Have You Been Marie Kondoed Yet?


Have You Been Marie Kondoed Yet?

Over the school holidays this year I happened to stumble across the Netflix phenomenon Tidying up with Marie Kondo.

I switched on the first episode and watching till the end became beguiled by her sweetness and smallness and just downright passion for tidying up. To be fair, I lived for a year in Japan, so the elements of the show that evidenced this cultural heritage and aesthetic were lovely reminders of my time there.

From Ms Kondos’ polite but gentle iron will and reverent process of ‘greeting of the home’ (which reminded me of all of the tea ceremonies I attended and the serenity at the Shinto shrine I lived in for three months), to being inside other peoples’ homes and observing the transformation to calmness and order. It was a voyeuristic pleasure and a sentimental reflection.

It’s funny how sometimes simple things can spur us into incredible action.

I think I was simply ready for Marie’s message. Over the next few weeks that single episode (watched with my teenagers) spurred a whirlwind of enthusiastic, exhausting and liberating momentum that indeed ‘sparked joy’.

A good spring clean has always been something I avoid like crazy.

Until I don’t, but the results are always pleasing. This was different. Literally moving from room to room and isolating each and every article to see whether it was loved enough to keep, respected enough to send to charity or simply acknowledged for service and permanently retired indeed enabled an inner emotional clean out as well.

To know with certainty what I have now in my home is actually intentionally chosen is hard to describe. Perhaps simply … A relief. Our home is no longer bloated with the past. That includes emotions, memories and stuff. I feel lighter, my kids feel lighter, the house feels lighter, and the whole experience whilst hard work was incredibly rewarding.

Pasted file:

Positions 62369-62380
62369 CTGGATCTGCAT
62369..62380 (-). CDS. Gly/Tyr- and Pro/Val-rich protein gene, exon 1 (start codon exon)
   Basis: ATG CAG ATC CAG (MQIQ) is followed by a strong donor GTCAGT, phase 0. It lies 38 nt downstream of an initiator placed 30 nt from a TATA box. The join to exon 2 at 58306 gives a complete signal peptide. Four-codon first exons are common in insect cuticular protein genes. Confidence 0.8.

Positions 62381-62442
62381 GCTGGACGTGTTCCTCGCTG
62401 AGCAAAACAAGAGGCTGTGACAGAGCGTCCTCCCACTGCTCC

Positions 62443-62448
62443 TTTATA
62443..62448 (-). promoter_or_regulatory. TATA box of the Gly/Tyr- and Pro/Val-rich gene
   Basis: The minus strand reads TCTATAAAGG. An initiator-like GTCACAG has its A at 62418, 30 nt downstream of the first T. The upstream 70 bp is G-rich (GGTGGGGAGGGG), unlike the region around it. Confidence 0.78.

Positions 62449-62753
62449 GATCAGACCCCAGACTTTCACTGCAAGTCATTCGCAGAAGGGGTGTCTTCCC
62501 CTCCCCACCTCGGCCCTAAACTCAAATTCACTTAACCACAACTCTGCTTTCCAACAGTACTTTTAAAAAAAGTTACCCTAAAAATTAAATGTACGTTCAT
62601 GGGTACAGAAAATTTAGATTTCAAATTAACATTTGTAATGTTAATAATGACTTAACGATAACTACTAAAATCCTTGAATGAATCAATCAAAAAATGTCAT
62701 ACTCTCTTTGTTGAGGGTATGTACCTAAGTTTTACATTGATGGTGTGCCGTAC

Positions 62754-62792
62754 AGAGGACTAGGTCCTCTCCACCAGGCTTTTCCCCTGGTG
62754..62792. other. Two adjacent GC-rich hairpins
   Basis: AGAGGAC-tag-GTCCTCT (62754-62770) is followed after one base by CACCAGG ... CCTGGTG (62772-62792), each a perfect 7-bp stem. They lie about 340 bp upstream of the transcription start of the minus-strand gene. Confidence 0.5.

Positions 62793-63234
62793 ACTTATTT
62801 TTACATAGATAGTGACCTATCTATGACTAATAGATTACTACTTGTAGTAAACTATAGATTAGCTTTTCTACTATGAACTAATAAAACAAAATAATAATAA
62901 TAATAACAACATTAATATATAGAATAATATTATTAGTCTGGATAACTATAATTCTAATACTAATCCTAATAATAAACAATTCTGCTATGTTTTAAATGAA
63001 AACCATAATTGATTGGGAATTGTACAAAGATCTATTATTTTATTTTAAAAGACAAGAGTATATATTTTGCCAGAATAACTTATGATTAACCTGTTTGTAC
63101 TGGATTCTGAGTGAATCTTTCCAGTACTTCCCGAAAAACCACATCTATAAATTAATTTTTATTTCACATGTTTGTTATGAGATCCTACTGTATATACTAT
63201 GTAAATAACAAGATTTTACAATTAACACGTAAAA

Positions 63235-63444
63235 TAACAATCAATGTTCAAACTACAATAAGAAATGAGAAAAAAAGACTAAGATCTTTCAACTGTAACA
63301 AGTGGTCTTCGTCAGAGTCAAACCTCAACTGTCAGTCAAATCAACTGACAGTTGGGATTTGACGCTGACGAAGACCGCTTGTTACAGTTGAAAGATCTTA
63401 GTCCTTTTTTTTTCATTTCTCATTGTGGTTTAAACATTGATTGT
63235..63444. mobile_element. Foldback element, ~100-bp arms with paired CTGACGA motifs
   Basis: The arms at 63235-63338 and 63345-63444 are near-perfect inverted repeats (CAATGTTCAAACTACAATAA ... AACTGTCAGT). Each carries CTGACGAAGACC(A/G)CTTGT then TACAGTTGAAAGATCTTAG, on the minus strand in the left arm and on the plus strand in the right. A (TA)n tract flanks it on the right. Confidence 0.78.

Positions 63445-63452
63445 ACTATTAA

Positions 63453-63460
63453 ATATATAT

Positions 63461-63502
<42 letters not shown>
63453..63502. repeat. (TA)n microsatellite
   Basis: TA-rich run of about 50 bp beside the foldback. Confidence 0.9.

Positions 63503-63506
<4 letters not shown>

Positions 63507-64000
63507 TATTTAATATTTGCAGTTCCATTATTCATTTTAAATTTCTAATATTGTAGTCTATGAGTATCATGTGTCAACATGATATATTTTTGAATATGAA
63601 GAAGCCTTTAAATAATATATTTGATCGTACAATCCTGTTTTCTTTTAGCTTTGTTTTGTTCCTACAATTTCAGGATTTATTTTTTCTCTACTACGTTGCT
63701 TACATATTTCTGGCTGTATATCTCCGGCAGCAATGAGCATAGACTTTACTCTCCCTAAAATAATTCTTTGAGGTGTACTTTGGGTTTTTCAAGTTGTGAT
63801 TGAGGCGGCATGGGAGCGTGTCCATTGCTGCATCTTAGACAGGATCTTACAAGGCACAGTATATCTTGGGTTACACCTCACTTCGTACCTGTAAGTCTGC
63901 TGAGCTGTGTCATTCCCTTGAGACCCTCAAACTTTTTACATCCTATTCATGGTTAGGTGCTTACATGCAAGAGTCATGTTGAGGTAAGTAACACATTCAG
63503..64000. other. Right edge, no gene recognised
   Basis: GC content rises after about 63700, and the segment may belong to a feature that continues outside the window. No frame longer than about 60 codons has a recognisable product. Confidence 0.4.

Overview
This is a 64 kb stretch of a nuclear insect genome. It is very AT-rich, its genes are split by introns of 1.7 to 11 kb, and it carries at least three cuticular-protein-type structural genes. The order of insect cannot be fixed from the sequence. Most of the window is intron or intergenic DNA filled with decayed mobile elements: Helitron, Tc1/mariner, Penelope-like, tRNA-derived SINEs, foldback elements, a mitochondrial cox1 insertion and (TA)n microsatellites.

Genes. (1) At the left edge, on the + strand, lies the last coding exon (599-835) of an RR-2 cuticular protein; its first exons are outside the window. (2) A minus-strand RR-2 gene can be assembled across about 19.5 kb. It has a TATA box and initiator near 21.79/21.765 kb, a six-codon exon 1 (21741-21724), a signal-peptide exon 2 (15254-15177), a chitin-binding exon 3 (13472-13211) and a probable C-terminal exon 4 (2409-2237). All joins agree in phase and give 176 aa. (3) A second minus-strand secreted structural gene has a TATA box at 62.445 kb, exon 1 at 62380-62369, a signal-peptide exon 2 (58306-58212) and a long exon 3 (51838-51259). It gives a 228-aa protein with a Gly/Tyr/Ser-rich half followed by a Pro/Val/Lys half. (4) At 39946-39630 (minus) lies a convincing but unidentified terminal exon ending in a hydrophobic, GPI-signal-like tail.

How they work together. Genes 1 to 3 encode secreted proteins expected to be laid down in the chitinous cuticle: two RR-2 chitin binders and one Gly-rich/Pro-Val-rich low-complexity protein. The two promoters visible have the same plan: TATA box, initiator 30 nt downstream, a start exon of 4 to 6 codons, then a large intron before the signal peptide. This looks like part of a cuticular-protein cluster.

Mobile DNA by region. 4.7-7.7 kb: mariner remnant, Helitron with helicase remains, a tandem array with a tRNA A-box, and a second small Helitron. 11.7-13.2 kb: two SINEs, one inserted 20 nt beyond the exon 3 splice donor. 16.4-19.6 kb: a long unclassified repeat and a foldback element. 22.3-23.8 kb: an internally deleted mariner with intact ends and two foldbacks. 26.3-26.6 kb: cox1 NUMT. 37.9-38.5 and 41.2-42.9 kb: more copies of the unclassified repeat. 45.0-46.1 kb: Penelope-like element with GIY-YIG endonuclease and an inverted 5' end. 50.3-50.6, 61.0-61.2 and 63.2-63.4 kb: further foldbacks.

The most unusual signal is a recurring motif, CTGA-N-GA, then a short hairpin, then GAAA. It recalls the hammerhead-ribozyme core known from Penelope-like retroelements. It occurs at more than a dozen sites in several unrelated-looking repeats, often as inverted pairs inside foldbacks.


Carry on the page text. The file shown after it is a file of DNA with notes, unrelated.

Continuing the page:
Here are some quotes from my (now addicted to folding their clothing into regimentally lined up and organised items) teenagers after the process:

“It’s so nice to see all of my things and know where they go.”

“I find it relaxing to put my things away now.”

“I feel good that I am so organised, I can relax.”

These are teenagers!

I love feeling so organised and so do they.

It got me to thinking about the energy of space, places, organisation, and ourselves as we inhabit spaces. After my home ‘cleansing’ experience, the deep satisfaction, sense of achievement and calm it gave me I started to question what heavy or non-productive ‘energy’ my practice might be carrying.

As a wellness practice, the aesthetic of our clinic has always been a priority. Our goal is to ensure a calming escape from everyday busyness for our clients.

However, it wasn’t the waiting area I was worried about. It was the ‘hidden’ and ‘unseen’ spaces inside cupboards, shelving, storage and laundry areas. The clutter that builds up with use that becomes invisible due to it’s ‘ever-presence’.

What were my staff and practitioners ignoring, avoiding and accumulating that might not allow a ‘spark of joy’? The weight and stress of disorganised stationary cupboards, an oversupply of stock, messy linen, etcetera, was exerting a subtle but insistent negative pressure.

So began the ‘business’ stage of this frankly addictive process of clearing, cleaning and saying goodbye to stuff, with gratitude.

The staff became engaged, and it had a lovely connecting effect on all my people as they saw their working and shared spaces transformed. Cleaning up literally removed the physical and emotional weight. With properly folded towels, cleaned out draws, reorganised, categorised and boxed up items in order, I saw my people relax.

Again the feedback came in:

“Oh wow it feels so fresh and organised now.”

“It is so easy to find things.”

“It is a pleasure to open the cupboards.”

Only good news. For me, the process was a revelation. I discovered a great deal about the ways I viewed ‘stuff’ and the resultant energy it can create.

I also realised there were real gaps for myself and others in knowing how to manage slow and incremental accumulation, specifically:

  • Our emotional attachment to things; which manifests as clutter (and dare I say it, an addiction to ‘having’) is something to explore in our homes and in our workplaces.
  • Our ‘memories through things’ is great but it can become a weighty problem.
  • Our caution around always having replacements and ‘just in case’ items challenges the actual energy of the spaces in which we spend the majority of our time.

The positive elevation in mood and enthusiasm with the shifting, gifting and removal of stuff has made me a diehard fan, and guess what? There are Kondo Method Specialists right here in Australia.

Go forth and tidy my friends, spark joy.

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